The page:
Here, There and Everywhere

Speaking Kinyarwanda

Kinyarwanda is spoken in a number of East African countries, most importantly for me, primarily in Rwanda. I’ve been trying to learn it for 5 years now and still only remember a few words here and there.

When I’ve been in Rwanda to visit the ROP Center for Street Children and other reporting and projects, I’ve given it my all, but still feel like a child learning to read for the first time. I even had a teacher for awhile, but she’s probably embarrassed to claim such, since her student is so bad at it.

Here are some examples of Kinyarwanda to English (or vice-a-versa). It’s not that difficult to read, but to speak is another story.

umwana – child
abana – children
umwigisha – teacher
abigisha – teachers
umwigishwa – pupil
abigishwa – pupils
afite – she (he) has
bafite – they have

That doesn’t look to difficult, does it? Put them into a sentence though and I get lost.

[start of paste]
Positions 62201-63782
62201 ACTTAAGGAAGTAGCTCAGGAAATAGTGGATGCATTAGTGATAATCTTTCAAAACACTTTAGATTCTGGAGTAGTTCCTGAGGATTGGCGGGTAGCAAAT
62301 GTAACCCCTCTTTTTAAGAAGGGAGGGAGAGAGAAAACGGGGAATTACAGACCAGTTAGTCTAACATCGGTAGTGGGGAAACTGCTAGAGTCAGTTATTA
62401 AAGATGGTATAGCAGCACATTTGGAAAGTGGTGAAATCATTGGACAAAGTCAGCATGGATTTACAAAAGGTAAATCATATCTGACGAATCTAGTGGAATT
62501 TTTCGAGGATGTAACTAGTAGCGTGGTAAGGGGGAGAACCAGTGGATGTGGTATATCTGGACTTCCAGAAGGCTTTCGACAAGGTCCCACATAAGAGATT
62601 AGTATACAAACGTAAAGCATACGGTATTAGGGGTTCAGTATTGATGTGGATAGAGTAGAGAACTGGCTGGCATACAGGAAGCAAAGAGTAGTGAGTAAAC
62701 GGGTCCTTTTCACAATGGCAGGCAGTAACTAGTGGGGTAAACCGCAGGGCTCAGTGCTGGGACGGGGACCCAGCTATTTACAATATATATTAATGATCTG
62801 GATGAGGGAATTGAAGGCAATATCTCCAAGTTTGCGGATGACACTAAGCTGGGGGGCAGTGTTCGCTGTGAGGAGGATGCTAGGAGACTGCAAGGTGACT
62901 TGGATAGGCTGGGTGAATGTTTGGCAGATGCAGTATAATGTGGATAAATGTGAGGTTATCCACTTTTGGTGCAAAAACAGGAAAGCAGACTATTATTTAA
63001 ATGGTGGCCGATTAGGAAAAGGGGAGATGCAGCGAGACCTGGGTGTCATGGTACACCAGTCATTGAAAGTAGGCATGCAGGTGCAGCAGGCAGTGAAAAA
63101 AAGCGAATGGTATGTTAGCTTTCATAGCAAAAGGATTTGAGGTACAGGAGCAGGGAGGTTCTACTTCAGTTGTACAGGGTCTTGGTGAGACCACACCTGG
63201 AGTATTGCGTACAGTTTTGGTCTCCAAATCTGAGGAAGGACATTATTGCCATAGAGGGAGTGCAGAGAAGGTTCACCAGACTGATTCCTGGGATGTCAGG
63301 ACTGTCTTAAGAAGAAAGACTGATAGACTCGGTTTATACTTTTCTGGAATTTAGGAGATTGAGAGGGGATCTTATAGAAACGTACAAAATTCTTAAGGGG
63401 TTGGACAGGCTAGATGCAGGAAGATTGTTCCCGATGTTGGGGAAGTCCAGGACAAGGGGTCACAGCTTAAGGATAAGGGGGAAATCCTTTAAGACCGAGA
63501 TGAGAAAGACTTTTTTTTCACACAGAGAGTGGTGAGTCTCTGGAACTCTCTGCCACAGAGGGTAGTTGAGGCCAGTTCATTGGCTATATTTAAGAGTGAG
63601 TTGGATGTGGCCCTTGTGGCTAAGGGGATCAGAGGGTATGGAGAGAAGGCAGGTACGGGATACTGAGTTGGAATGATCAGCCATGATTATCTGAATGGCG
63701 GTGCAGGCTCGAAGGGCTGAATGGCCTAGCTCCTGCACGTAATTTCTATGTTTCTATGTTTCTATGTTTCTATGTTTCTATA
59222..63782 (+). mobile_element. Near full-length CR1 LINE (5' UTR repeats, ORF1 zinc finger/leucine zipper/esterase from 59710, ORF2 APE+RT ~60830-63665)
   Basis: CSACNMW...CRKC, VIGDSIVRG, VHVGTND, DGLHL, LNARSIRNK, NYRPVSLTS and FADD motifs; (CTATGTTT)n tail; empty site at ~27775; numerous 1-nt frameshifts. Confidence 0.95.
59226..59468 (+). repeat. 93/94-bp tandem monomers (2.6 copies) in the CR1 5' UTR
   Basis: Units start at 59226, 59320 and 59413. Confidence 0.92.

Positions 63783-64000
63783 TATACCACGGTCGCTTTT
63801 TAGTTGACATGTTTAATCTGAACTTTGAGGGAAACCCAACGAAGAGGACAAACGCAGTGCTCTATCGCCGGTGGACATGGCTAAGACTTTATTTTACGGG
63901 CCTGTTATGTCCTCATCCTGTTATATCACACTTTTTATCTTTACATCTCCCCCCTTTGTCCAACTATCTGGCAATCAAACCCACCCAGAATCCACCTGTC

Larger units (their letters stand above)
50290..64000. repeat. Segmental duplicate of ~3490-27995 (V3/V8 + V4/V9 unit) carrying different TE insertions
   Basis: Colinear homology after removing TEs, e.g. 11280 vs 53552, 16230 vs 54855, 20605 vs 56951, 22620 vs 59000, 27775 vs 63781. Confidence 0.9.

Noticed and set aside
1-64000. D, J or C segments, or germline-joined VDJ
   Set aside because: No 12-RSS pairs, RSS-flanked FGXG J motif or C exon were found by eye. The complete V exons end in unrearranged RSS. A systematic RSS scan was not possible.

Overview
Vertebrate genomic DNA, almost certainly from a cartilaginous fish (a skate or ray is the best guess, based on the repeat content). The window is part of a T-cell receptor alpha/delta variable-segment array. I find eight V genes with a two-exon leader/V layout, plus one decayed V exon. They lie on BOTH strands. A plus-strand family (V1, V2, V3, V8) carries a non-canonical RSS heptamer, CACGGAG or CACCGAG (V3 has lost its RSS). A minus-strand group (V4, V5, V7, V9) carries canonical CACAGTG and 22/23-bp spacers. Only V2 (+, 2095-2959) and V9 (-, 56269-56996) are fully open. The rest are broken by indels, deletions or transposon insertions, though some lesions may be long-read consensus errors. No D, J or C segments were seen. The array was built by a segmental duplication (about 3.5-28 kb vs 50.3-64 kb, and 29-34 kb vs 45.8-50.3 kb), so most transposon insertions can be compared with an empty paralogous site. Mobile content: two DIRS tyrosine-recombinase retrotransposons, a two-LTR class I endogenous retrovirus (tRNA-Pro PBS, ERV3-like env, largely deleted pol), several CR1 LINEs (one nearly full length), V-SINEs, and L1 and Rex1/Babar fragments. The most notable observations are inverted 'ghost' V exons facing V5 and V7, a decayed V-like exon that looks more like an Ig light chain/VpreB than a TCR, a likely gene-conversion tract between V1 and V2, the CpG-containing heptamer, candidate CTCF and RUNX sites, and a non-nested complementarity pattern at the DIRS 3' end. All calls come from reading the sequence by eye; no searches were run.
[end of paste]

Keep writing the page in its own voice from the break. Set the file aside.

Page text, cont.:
Unwana wanjye – my child
Abana wanjye – my children
Be abigisha – her (his teachers)
Umwigisha wabo aravuga – ???
Mbese umwigisha wanyu arahinga? – ???

For now, I’ll have to smile and say “Murakoze” (thank you) or “Imana aguhe umugisha” (God be with you). When in doubt, it usually works to nod my head “Yes” as if I understand and smile.

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Comments on: "Speaking Kinyarwanda" (2)

  1. A few little corrections….

    Abana banjye – my children (use ba- rather than wa- to agree with abana)
    Abarimu be – her/his teachers (Umwigisha is a bit old – used for Rabbi in the Bible etc and also the possessive should come after the noun)
    Imana iguhe umugisha – God bless you (use i-gu-he to agree with Imana – i=he, gu=you, he=will give, umugisha=blessing)

    Maybe http://kinyarwanda.net/ will help – am trying to write a decent grammar reference there as well as the dictionary

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